Alex Hunter returns in The Journey: Champions, alongside his sister and USWNT rookie Kim, as well as best pal and Premier League star Danny Williams. Many sneered prior to FIFA 17’s launch, but it turned out to be a welcome addition in both that, and 18. The well’s run dry, though. It’s still a bit of silly fun where the acting evokes memories of Sky One’s Dream Team and the Champions League takes centre stage, but the soul-destroying training sessions and endless padding drag it on much longer than it should. In order to improve each of the three playable characters you have to perform well in training, and while you can simulate these sequences if you’d prefer, you’ll rarely get results close to those you’d obtain from doing it yourself. After working these drills numerous times already in the two previous chapters of The Journey, and being forced to repeat them ad nausea here, I’m done. I’d much prefer a more condensed tale that delves deeper into Danny’s feelings about his brother, or Alex’s relationship with his mother, but instead I have to prove to the gaffer I’m ready to play in the starting XI by driving the ball over some wooden planks that have been placed in front of the goal. Again. And Again.

Last year’s FUT improved exponentially for the likes of myself with the single player-focussed Squad Battles, and while this year’s doesn’t break the mould too much, it has made multiplayer more approachable with Division Rivals. After a couple of qualifying matches, as such, your skill is determined and you’re then matched up against players of a similar level, rather than getting your arse handed to you game after game against those who play incessantly. A welcome change. Still, you’ll do far better if you fork out some cash.

Tinkering with your squad’s chemistry and trying to fit in the maestro playmaker you’ve *finally* packed is terrific, but know that those online will probably have a team of greatness because they’ve handed over a wad of digital bills to EA in exchange for a myriad of gold players. Granted, odds are now displayed due to the ongoing debate on whether loot boxes are a form of gambling, but that doesn’t make FUT any less pay-to-win. Yes, you can do it *the honest way* and build up your team of lovely boys by collating FIFA coins and subsequently dumping them into cards in the hopes that you pick up a Messi, but you likely won’t. Instead, you’ll feel compelled to join the rabble in an attempt to just compete. This hasn’t changed, and likely will never change because FUT makes too much money. Shame.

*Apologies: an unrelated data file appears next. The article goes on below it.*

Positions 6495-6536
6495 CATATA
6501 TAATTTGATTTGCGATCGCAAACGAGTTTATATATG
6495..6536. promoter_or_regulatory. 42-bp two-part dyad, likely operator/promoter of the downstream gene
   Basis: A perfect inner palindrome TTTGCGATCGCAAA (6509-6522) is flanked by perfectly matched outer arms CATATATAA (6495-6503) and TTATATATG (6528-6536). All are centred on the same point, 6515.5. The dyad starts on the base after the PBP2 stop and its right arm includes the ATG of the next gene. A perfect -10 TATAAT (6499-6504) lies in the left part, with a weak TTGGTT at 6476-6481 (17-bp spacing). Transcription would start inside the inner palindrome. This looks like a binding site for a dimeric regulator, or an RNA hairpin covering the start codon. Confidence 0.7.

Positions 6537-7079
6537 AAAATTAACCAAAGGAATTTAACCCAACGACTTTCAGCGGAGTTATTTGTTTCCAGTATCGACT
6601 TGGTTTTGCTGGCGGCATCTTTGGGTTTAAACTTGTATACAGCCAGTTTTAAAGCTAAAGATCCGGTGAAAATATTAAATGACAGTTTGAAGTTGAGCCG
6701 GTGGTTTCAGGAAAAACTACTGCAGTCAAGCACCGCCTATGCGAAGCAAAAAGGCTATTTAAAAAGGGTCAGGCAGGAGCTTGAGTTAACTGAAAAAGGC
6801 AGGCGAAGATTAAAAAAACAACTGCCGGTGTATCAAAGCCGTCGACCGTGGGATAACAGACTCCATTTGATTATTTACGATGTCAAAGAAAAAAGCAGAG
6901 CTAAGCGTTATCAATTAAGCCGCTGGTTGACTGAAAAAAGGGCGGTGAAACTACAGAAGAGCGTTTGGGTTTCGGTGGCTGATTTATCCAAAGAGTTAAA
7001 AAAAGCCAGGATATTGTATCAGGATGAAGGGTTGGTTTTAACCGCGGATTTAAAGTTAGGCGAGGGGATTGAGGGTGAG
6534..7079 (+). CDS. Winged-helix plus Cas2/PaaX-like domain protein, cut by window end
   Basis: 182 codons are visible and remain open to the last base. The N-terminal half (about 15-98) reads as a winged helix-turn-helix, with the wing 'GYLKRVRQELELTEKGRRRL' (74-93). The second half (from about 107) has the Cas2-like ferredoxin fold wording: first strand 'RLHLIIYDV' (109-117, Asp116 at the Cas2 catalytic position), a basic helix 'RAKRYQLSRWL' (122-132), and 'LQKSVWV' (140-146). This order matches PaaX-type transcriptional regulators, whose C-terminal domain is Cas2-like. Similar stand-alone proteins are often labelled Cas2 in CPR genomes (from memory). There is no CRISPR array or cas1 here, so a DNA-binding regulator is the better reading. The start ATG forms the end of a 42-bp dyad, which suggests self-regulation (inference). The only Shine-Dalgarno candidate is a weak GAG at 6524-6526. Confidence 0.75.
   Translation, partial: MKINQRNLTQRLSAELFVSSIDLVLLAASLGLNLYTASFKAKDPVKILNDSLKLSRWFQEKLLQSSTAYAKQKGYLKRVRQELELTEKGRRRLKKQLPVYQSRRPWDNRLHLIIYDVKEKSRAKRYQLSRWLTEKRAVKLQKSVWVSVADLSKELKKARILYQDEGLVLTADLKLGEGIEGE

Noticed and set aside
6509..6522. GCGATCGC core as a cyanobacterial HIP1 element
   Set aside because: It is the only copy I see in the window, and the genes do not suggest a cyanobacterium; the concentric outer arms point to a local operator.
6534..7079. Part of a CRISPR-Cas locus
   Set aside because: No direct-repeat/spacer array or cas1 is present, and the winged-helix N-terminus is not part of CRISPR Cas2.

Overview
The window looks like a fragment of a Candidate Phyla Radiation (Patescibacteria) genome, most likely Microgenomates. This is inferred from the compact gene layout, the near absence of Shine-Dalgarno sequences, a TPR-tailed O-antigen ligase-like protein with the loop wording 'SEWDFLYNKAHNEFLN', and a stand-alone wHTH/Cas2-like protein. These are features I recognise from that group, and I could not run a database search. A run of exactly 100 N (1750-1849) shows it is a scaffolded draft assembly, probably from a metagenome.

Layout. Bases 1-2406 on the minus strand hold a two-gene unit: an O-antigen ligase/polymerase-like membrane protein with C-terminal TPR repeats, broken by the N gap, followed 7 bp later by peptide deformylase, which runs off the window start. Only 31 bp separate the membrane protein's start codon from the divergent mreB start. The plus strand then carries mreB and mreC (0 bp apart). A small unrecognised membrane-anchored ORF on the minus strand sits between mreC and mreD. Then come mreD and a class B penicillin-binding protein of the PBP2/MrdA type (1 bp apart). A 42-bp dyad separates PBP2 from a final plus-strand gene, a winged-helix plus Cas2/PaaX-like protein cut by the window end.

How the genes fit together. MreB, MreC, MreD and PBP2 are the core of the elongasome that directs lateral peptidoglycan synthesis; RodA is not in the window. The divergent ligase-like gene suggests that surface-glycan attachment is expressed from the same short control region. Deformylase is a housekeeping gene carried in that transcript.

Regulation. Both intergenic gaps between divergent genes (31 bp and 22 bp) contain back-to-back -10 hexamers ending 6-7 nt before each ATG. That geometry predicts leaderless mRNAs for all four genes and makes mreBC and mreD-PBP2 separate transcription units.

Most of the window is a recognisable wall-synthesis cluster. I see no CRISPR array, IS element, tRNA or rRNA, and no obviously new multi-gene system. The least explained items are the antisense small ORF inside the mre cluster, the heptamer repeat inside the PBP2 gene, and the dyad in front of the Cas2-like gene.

FIFA 19 isn’t perfect: the career mode is largely unchanged, The Journey feels overly familiar, and the timed shooting is superfluous at the best of times, but there’s no question that it improves on last year’s effort. The series has embraced fun with the brilliant Kick Off mode, and a more fluid representation of the sport. Add to that, the fact you have more autonomy over what happens on the field in the moment, and you have the best FIFA in many years.

If you’re keen on following the news on FC 24, make sure to check out the latest FC 24 ratings in our dedicated guide.

Developer: EA Vancouver

Publisher: EA Sports

Available on: Xbox One [reviewed on], Xbox 360, PlayStation 4, PlayStation 3, Switch, PC

Release Date: 28 September, 2018

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FIFA 19 is the finest playing game in the series. The Journey may be after running its course, but the fluid representation of football, the added element of Dynamic Tactics, and the madness of the updated Kick Off mode are all wonderful.
8 The new Kick Off mode is glorious End-to-end action Switching strategies on the fly The Journey's padding with training FUT is still pay-to-win